Moving computers shown in the Active Directory to groups in the Groups tree does not imply that
they will disappear from the Active Directory tree. The aim is to speed up the assignment of
computers to folders in the Groups tree.
Changes to the Active Directory structure will be replicated in the Active Directory tree of the
Adaptive Defense console in less than 15 minutes.
7.6. Computer details
When you select a computer from the list of computers, a window is displayed with details of the
hardware and software installed, as well as the security settings assigned to it.
The Details window is divided into five sections:
-
General (1): This displays information to help identify the computer.
-
Notifications (2): Details of any potential problems.
-
Details (3): This gives a summary of the hardware, software and security settings of the
computer.
-
Hardware (4): Here you can see the hardware installed on the computer, its components
and peripherals, as well as resource consumption and use.
-
Software (5): Here you can see the software packages installed on the computer, as well as
versions and changes.
-
Settings (6): This shows the security settings and other settings assigned to the computer.
-
Icons (7): These let you take certain action on the selected computer.
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Figure 36: General view of the computer details
General section (1)
This contains the following information:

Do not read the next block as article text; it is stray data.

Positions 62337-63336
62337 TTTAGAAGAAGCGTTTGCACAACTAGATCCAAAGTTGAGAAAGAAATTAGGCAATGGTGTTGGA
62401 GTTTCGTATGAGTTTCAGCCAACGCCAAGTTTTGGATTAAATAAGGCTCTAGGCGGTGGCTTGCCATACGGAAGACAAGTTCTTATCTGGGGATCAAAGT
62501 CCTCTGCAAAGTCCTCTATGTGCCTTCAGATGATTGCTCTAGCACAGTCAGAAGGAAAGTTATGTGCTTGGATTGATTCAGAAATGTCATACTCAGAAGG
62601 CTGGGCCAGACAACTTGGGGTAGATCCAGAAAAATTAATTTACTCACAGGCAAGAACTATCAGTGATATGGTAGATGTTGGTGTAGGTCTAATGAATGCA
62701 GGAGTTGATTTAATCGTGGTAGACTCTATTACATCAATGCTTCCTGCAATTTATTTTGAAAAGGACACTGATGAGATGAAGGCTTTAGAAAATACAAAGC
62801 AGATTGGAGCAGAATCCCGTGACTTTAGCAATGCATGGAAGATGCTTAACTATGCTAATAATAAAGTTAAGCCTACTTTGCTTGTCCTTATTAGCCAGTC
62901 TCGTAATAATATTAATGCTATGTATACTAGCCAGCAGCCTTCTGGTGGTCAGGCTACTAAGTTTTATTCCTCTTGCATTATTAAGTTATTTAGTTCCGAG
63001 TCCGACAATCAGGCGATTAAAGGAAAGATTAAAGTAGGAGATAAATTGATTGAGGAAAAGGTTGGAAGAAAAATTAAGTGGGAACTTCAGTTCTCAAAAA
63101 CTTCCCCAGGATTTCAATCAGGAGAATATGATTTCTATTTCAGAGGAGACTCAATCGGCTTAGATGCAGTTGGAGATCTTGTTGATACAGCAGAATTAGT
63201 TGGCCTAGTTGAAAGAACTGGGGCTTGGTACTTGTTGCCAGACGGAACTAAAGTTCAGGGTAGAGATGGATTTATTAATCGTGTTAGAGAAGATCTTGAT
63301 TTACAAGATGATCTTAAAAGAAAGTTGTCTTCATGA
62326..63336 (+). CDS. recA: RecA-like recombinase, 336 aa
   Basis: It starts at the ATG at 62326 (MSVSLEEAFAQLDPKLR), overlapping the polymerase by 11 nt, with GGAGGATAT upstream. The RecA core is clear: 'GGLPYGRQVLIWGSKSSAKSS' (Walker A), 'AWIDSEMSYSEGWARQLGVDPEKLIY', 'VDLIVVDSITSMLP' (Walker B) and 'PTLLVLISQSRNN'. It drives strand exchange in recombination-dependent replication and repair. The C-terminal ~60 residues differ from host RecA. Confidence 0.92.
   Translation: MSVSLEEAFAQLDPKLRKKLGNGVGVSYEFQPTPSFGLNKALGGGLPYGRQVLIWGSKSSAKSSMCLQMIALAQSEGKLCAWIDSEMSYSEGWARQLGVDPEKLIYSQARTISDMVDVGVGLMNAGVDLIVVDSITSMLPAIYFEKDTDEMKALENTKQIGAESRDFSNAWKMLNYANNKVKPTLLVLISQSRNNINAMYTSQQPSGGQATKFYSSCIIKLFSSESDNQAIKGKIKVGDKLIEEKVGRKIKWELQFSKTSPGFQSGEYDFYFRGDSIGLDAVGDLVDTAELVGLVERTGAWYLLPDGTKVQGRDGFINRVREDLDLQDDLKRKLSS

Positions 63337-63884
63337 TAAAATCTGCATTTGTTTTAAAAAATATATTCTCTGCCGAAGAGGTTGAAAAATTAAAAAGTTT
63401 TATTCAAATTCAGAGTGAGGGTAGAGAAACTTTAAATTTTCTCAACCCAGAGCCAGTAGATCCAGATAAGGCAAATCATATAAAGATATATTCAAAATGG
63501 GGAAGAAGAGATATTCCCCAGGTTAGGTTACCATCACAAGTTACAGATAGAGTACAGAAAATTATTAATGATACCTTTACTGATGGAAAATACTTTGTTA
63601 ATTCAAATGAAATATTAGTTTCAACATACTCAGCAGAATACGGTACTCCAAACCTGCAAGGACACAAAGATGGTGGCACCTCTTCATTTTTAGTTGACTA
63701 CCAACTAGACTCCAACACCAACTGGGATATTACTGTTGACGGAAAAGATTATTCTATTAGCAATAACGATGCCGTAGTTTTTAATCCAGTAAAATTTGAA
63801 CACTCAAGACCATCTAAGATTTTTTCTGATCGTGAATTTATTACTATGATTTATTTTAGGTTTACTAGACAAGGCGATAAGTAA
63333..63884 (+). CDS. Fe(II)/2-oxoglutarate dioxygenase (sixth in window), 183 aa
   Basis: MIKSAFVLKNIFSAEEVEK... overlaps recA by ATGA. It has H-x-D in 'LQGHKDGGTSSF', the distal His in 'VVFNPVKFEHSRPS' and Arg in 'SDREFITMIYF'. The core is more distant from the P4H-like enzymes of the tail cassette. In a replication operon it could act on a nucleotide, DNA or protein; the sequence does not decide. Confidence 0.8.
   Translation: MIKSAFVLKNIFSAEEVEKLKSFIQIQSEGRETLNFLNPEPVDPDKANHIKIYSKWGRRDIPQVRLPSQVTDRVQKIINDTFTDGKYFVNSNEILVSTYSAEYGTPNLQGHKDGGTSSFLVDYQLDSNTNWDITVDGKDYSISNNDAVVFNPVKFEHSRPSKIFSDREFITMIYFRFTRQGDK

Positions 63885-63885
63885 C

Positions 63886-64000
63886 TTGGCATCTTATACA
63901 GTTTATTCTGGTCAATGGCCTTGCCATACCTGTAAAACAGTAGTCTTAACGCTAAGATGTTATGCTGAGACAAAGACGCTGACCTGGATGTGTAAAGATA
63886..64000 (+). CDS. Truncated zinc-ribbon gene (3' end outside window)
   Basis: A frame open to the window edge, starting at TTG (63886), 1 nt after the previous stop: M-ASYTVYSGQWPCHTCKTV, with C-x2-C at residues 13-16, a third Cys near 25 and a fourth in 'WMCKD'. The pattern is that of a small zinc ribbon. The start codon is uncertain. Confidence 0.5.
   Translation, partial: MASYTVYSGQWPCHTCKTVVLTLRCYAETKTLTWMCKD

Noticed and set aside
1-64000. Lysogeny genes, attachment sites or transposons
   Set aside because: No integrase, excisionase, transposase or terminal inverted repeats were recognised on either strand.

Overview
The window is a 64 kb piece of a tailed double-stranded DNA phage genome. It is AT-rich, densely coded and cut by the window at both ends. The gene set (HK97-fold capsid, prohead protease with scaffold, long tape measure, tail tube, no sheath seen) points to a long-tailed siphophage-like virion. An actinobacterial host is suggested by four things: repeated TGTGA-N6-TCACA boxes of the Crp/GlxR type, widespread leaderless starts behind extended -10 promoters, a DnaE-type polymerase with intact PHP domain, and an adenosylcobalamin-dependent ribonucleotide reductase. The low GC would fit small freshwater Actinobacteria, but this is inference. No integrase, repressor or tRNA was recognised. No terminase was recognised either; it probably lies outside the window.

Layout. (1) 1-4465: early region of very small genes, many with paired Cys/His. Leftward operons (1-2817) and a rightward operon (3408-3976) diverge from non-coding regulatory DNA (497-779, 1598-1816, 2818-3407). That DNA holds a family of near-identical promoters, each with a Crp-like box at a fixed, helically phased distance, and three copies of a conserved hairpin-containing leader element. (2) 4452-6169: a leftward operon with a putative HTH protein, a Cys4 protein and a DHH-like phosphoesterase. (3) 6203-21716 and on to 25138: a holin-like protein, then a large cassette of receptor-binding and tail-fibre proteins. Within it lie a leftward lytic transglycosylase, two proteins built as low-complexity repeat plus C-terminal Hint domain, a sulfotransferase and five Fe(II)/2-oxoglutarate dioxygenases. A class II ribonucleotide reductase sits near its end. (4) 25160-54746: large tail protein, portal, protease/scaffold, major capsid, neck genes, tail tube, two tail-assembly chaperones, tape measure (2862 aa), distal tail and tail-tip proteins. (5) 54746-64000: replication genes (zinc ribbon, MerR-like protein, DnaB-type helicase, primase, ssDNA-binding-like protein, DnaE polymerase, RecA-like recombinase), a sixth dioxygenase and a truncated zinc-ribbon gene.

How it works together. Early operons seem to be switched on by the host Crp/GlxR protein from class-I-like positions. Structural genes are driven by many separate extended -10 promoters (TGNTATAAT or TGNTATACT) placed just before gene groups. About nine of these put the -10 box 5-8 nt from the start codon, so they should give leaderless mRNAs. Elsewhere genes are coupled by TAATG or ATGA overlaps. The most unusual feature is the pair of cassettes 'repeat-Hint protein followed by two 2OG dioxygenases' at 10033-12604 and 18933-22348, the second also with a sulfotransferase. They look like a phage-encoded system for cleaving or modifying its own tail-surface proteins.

-
Name of the computer and icon indicating the type of computer.
-
IP address: IP address of the computer.
-
Group: The folder in the Groups tree to which the computer belongs.
-
Operating system: Full version of the operating system installed on the computer.
Computer notifications section (2)
These notifications describe any problems encountered on the computers with regard to the
operation of Adaptive Defense, as well as providing indications for resolving them. The following is a
summary of the types of notifications generated and the recommended actions.
Unprotected computer:
-
Protection disabled: A message is displayed stating that the Adaptive Defense (advanced)
protection is disabled. You are advised to assign protection settings to the computer with
the protection enabled. See Chapter 8 for assigning security settings and Chapter 9 for
creating security settings.
-
Protection with errors: A message is displayed stating that the Adaptive Defense
(advanced) protection has an error. Restart the computer or reinstall the software. See
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Chapter 6 to install the software on the computer and Chapter 17 to restart the computer.
-
Installation error: The computer is unprotected because there was an error during
installation. See Chapter 6 to reinstall the software on the computer.
-
Installation in progress: The computer is unprotected because the installation of Adaptive
Defense is incomplete. Wait a few minutes until the installation is complete.
Out-of-date computer:
-
Computer pending restart: The update for the security engine has been downloaded but
the computer needs to be restarted for it to be applied. See Chapter 17 to restart the
computer remotely.
-
Protection updates disabled: The software won’t receive any improvements. This will
jeopardize the security of the computer in the future. See Chapter 8 to create and assign
‘Per-computer settings’ that allow the software to be updated.
-
Knowledge updates disabled: The software won’t receive any updates to the signature file.
This will jeopardize the security of the computer in the short-term. See Chapters 9 and 10 to
create security settings that allow the signature file to be updated.
-
Knowledge update error: The download of the signature file failed. There is an explanation
in this chapter of how to check the free space on your hard disk. See Chapter 17 to restart
the computer. See Chapter 6 to reinstall software on the computer.
Blocked files